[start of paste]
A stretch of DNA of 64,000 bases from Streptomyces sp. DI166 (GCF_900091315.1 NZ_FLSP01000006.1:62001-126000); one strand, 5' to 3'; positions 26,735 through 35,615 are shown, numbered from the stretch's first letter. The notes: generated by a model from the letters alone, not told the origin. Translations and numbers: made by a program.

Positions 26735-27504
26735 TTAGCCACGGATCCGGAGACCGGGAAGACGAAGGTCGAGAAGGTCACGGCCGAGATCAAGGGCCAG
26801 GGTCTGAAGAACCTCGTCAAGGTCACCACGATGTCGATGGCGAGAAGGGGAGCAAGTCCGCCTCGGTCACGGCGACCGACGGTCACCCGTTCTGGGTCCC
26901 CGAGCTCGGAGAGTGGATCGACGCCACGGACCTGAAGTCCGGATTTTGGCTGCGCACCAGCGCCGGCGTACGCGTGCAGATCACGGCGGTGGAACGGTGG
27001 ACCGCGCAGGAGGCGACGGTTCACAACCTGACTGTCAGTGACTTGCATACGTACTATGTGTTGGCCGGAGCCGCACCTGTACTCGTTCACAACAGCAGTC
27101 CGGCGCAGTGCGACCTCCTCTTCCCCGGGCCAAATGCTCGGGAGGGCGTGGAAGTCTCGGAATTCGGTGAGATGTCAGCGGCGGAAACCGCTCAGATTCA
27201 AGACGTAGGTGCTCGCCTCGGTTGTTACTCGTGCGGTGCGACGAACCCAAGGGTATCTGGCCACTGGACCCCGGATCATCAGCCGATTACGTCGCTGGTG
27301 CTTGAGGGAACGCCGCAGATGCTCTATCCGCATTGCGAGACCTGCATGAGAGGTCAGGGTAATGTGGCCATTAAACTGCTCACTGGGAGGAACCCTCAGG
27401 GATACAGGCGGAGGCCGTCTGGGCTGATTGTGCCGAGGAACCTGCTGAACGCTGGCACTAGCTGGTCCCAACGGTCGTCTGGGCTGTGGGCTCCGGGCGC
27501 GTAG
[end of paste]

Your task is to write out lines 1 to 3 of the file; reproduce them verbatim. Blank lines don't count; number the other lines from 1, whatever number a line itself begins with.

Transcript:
A stretch of DNA of 64,000 bases from Streptomyces sp. DI166 (GCF_900091315.1 NZ_FLSP01000006.1:62001-126000); one strand, 5' to 3'; positions 26,735 through 35,615 are shown, numbered from the stretch's first letter. The notes: generated by a model from the letters alone, not told the origin. Translations and numbers: made by a program.

Positions 26735-27504
26735 TTAGCCACGGATCCGGAGACCGGGAAGACGAAGGTCGAGAAGGTCACGGCCGAGATCAAGGGCCAG